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CORRECTION: January 18, 2011

A story on Page B1 Monday about cartoonist Stephan Pastis said he lives and draws "Pearls Before Swine" at a Rincon Valley-area condo. The condo serves as Pastis' studio; he and his family live in Larkfield.


Life has gotten good for Stephan Pastis, who's gone from being a lawyer who couldn't stand his job to a cartoonist who can't draw.

Well, it's not that Pastis can't draw. The creator of the toothy and hilarious "Pearls Before Swine" comic strip obviously can.

It's just that writing the dialogue and gags is his joyous forte. The drawing, which for some cartoonists is the best part of the work, is for him quite secondary.

He believes the quality of his drawing falls well short of cartoons by most of his funnies-section colleagues. His most avid fans may not even notice that his sardonic Rat, sweet and clueless Pig, ridiculous crocs and exasperated "zeebas" all sport stick legs and stick arms.

"I'm a much better writer than I am an artist," Pastis said. Among comics doodlers, he said, "I'm probably the worst on the page."

He makes the writing and the drawing of "Pearls Before Swine," a hugely popular strip just now entering its 10th year, two distinct functions. He doesn't even perform the tasks in the same place.

Most Monday mornings, the Los Angeles native leaves the Rincon Valley-area condo that he and his Santa Rosa-born wife, the former Staci Daniels, share with kids Thomas, 13, and Julia, 9. He drives to a downtown coffeehouse, where he hunkers down to work in blue jeans and a baseball cap.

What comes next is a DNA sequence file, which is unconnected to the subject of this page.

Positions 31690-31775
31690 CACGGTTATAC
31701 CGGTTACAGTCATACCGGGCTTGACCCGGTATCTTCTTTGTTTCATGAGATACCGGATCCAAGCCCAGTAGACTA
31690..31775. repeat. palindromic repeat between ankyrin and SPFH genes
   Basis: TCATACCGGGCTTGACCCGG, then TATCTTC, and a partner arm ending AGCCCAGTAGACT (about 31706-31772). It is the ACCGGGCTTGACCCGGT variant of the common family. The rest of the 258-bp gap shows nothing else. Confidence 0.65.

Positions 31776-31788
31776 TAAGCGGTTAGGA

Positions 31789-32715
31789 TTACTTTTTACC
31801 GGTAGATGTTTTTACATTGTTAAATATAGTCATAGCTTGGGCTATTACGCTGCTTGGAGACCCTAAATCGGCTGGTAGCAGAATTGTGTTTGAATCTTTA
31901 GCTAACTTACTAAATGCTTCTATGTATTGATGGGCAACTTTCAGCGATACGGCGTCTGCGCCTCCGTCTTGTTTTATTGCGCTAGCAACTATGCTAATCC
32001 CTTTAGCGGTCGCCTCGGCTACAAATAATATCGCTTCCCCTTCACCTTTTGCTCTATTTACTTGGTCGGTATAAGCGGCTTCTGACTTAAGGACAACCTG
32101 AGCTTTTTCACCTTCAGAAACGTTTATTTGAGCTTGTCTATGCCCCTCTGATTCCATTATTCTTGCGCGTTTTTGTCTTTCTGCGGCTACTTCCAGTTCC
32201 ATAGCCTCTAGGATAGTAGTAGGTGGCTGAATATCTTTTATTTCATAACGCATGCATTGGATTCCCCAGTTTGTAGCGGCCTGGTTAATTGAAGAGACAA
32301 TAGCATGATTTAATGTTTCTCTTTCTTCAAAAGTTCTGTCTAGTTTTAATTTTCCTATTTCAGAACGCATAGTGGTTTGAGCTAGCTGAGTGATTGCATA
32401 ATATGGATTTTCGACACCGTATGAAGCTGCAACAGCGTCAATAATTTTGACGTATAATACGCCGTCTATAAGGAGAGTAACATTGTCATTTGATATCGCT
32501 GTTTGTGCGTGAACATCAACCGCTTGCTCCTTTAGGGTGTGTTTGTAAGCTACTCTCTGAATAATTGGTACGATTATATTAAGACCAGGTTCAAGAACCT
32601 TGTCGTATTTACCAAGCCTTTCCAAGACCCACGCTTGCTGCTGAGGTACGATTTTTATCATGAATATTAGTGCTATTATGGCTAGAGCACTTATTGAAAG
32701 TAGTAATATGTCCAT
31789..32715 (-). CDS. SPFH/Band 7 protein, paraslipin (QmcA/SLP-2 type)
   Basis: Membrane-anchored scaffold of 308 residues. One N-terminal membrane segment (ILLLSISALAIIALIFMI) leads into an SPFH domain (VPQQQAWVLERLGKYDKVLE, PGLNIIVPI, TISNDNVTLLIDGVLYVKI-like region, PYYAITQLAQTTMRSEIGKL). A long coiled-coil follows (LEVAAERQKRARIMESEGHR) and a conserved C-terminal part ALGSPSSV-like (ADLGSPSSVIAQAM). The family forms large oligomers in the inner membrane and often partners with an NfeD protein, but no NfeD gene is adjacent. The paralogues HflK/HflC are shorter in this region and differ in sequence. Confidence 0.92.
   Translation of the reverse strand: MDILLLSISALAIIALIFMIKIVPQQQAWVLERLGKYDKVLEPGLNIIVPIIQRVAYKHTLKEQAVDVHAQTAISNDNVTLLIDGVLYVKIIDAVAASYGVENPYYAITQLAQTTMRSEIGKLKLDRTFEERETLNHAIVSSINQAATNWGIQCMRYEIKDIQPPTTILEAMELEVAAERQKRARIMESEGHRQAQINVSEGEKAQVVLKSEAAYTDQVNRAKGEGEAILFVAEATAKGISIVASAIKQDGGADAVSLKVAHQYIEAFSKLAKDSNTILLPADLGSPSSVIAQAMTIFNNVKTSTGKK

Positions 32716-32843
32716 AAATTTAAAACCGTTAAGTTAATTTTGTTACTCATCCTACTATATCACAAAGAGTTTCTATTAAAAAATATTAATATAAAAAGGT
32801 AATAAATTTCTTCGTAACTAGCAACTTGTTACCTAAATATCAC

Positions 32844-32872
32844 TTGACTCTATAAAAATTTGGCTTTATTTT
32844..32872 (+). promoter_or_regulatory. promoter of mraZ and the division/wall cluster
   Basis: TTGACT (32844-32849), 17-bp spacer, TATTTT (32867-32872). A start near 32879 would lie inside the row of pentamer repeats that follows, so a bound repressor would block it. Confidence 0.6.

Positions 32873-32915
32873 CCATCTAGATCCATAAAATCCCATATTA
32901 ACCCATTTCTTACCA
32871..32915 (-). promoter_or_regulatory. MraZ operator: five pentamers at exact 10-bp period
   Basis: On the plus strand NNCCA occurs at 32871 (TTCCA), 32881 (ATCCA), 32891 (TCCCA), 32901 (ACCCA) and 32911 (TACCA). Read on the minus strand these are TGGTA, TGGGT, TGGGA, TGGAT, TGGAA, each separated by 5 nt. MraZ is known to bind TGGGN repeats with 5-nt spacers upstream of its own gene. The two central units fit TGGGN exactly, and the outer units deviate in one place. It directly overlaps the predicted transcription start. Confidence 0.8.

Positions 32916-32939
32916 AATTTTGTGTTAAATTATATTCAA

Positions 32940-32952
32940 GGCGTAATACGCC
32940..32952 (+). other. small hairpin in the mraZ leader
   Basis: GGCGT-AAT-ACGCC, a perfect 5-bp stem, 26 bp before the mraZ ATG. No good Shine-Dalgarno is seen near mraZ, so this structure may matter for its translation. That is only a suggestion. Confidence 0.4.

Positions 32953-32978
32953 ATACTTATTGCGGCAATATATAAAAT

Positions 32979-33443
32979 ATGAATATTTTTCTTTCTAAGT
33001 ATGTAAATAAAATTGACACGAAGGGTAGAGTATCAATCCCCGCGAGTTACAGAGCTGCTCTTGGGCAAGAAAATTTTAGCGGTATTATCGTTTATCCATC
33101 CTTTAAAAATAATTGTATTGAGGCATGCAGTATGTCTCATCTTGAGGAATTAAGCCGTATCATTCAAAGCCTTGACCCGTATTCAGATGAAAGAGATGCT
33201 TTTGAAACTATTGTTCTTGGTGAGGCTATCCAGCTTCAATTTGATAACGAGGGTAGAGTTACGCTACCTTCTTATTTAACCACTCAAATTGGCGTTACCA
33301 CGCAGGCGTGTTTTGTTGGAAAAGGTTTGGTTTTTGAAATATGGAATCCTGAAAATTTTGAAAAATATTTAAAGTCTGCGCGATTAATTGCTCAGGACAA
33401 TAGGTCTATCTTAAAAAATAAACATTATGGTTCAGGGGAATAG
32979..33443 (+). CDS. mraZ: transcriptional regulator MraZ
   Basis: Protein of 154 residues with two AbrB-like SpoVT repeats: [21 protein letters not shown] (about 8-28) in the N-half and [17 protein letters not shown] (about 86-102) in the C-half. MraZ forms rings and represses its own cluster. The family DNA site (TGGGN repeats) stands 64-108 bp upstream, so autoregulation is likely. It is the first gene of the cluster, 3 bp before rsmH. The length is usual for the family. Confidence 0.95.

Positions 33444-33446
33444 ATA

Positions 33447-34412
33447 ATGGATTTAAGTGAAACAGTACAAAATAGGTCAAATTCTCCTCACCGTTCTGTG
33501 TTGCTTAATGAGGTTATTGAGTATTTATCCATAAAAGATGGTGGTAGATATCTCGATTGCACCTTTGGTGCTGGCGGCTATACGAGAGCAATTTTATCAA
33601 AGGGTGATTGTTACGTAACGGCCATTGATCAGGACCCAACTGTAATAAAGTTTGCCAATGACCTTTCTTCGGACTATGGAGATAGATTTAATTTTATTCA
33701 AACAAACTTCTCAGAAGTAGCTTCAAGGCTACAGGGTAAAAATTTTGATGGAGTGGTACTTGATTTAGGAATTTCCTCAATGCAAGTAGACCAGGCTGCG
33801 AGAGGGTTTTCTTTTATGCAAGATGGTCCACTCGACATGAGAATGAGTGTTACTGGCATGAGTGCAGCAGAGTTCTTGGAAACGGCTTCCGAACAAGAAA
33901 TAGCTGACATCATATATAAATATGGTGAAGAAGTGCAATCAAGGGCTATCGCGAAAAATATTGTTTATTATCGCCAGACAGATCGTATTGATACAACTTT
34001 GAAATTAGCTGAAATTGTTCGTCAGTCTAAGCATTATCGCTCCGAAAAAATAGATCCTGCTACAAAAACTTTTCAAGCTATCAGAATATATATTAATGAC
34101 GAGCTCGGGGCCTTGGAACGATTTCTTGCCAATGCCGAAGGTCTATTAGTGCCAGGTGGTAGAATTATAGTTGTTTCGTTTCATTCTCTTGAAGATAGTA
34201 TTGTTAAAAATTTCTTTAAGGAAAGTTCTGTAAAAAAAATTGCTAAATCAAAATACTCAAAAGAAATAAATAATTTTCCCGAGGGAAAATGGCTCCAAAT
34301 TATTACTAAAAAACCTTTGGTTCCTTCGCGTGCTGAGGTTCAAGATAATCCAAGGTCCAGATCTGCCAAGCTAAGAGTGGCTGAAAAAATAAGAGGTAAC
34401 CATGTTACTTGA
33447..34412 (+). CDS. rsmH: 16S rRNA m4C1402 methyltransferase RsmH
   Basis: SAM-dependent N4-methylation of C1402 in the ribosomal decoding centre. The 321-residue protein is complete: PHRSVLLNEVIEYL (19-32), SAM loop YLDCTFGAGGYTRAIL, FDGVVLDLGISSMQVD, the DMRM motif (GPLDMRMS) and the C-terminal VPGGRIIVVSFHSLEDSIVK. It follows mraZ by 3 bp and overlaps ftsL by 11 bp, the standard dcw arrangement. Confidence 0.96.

Pastis, who celebrated his 43rd birthday on Sunday, is by now famous. He's published 15 comics books and often includes a not-so-flattering caricature of himself in the award-winning strip, which runs in more than 600 newspapers, including The Press Democrat. But he's rarely recognized as he takes out a notebook at the cafe, plugs in his iPod headphones and sets to work writing the dialogue for his comic strips.

The music Pastis works to could distract or depress someone else, but it works for him as he creates storylines for a strip whose star character is a potty-mouthed rat who detests idiots and regards just about everybody as one. As he writes, Pastis listens to Bob Dylan, Radiohead, Neil Young, Pink Floyd and Van Morrison.

"My playlist has been described as music to kill yourself by," he said.

He'll sit there on a Monday for a couple of hours, maybe three, and write and refine the script for one to five "Pearls" strips. "Usually, two," he said.

When he leaves the cafe, which he wants to keep secret because he doesn't want to be interrupted, he's typically done with his strip work for the day. He might pop into Barnes & Noble and autograph "Pearls" collection books that the store quickly sells, or answer a portion of his daily flood of mostly adoring and sometimes outraged e-mails from readers, or advance his myriad other creative projects.